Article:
MOLINE, Ill. — If it happened more often, it probably wouldn’t have seemed like such a big deal.
After months of not engaging with the traveling press that follows her across the country, Hillary Clinton ventured to the back of her new campaign plane three times on Monday — once just to say hello and twice to start and complete what resembled a news conference in the air (albeit in cramped quarters and with a television reporter sitting directly in front of her in the aisle).
The Democratic presidential nominee appeared relaxed and engaged as she fielded about a dozen questions from the media on a wide range of subjects, calling several reporters by name and leaning in to hear some queries better.
During the back and forth, Clinton weighed in on a Washington Post report about possible Russian efforts to undermine U.S. elections through cyberattacks. She accused her Republican opponent, Donald Trump, of a pro-Russian bias, saying he had “parroted” the words of its president, Vladimir Putin.
Clinton responded to critics of her handling of classified emails. The Democratic nominee vigorously defended the work of the Clinton Foundation but wouldn’t say whether her daughter, Chelsea, would maintain an association with the charity if she is elected president.
And Clinton gamely talked about a pesky cough, which caused her to retreat to her section of the plane about 15 minutes into the session with reporters. After the plane landed here, she returned for several more minutes.
Clinton said the cough — which also surfaced during the start of a rally in Cleveland — was the result of seasonal allergies. Asked if the episode would feed into rumors circulating about her health, Clinton said: “I’m not concerned about the conspiracy theories. There are so many of them I’ve lost track . . . and so I pay no attention to them.”
What follows is a rundown of other things she said.
On the report of possible Russian government efforts to disrupt the U.S. elections:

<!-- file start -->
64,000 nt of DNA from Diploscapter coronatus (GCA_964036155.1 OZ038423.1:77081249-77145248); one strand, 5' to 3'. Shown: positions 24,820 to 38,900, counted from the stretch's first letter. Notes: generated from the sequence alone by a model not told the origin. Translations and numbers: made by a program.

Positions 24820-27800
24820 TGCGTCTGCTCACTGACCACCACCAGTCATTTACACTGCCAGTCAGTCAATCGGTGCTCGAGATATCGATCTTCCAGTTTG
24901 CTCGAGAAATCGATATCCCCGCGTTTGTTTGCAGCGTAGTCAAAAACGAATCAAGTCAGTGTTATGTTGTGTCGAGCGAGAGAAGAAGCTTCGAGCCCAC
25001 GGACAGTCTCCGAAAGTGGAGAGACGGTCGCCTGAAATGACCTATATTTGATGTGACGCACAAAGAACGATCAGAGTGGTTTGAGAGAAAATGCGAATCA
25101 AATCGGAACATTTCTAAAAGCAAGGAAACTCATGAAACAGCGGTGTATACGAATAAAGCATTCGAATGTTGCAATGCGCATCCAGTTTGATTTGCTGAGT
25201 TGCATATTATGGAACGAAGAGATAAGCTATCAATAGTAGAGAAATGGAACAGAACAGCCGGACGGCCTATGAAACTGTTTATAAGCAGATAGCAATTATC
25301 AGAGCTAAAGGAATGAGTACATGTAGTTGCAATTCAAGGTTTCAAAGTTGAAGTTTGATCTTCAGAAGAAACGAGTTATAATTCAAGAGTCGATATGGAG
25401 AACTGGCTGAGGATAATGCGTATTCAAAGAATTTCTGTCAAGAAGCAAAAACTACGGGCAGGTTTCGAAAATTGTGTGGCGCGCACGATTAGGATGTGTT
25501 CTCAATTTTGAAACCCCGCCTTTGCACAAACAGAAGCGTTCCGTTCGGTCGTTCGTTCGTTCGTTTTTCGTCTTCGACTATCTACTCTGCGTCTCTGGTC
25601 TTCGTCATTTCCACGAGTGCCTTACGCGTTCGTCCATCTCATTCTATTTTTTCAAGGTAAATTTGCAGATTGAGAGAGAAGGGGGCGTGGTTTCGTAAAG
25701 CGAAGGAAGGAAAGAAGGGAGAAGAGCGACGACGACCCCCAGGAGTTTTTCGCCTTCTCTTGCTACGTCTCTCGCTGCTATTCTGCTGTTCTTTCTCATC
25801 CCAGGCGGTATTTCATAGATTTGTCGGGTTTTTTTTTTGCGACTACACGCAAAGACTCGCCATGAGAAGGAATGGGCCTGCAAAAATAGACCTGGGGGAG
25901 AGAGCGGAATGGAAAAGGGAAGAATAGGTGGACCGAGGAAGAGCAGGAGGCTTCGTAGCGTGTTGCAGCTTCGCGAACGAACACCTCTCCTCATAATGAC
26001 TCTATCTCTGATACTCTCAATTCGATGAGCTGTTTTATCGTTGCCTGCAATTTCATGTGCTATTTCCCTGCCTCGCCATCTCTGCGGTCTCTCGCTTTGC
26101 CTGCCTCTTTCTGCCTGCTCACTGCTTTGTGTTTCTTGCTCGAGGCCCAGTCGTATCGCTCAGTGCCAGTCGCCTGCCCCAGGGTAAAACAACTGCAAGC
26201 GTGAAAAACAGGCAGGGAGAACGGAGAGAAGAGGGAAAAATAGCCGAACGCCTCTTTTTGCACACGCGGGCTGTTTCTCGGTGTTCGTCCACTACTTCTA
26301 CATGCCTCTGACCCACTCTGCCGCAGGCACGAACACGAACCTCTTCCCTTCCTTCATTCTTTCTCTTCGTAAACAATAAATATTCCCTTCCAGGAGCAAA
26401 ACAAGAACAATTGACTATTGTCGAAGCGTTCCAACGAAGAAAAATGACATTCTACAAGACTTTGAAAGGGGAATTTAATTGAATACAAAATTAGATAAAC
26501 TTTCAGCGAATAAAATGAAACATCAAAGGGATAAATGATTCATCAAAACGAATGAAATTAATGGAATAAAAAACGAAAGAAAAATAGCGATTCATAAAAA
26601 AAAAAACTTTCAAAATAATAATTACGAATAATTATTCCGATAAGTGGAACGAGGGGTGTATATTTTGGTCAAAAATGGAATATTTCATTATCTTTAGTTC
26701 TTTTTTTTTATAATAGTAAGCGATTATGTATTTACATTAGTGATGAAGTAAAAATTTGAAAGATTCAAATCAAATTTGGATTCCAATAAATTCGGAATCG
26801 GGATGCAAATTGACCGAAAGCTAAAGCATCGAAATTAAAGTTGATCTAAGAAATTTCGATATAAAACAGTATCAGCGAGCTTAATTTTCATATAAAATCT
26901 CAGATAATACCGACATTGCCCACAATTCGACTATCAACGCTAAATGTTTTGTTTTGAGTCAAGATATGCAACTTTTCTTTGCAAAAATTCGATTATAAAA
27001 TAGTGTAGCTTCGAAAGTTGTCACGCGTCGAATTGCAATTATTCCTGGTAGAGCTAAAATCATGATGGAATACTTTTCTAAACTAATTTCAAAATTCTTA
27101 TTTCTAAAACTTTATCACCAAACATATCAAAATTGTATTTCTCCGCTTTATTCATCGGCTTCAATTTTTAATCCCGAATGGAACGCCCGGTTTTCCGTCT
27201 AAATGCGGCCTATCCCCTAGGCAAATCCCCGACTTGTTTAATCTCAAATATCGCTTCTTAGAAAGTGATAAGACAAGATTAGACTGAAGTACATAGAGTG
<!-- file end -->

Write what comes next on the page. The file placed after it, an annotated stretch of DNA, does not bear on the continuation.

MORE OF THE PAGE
“I’m really concerned about the credible reports about Russian government interference in our elections. The fact that our intelligence officials are now studying this and taking it seriously raises some grave questions. . . . When Putin was asked about it, he could barely muster the energy to deny it. . . . So we are facing a very serious concern. We’ve never had a foreign adversarial power be already involved in our electoral process.”
On whether the Russians appear to be trying to help Trump win the election:
“I often quote a great saying that I learned from living in Arkansas a lot of years: ‘If you find a turtle on a fence post, it didn’t get there by accident.’ I think it’s quite intriguing that this activity has happened around the time Trump became the nominee. Look, he very early on allied himself with Putin’s policies. To pull out of NATO, for goodness sakes. He furthermore has praised Putin. He seems to have this bizarre attraction to dictators, including Putin.”
On whether an inability to recall briefings related to email classifications indicate a “casual attitude” toward the way secrets were protected while she was secretary of state:
“No, not at all. . . . I went into the State Department understanding classification. I’d been on the Senate Armed Services Committee for years before I was secretary of state. I take classification seriously. The fact that I couldn’t remember certain meetings, whether or not they had occurred, doesn’t in any way affect the commitment that I had and still have to the treatment of classified material.”
On whether she will succeed in closing the detention facilities at Guantanamo Bay even though President Obama has not:
“It’s been a goal of President Obama from the very beginning of his administration, and it should remain the goal of the next president. Guantanamo Bay, as I think we all recognize, became a symbol of a lot of the problems that were started under the Bush administration and which have not served us well in terms of relations around the world. So, I would like to see it closed.”
On whether Chelsea Clinton should no longer be involved with the Clinton Foundation if she is elected president:
“We’ll reach that if I’m elected, but I just want to say how proud I am of the work the foundation has done. And it’s world-renowned for what it’s accomplished. Since my husband started it, 11.5 million people get low-cost HIV/AIDS drugs that would have had a hard time doing that. . . . They brought the price of malaria drugs down 90 percent so that is now readily available. They’re working on a program to get the antidote to heroin overdose into every high school in America, and there’s so much more.”
On whether she thinks having some of her employees go back and forth has contributed to “blurred lines” between the State Department and Clinton Foundation:
“No, I don’t. Everything I did at the State Department I did in furtherance of America’s interests in our security. The State Department has said there’s absolutely no evidence of any kind of external influence, and I know that to be the fact, and I know that the people who worked with me were devoted as well to pursuing the foreign policy that the Obama administration set forth.”
On her prospects in the November election:
“We’re not taking anything for granted. . . . We’re just going as hard and fast as we can.”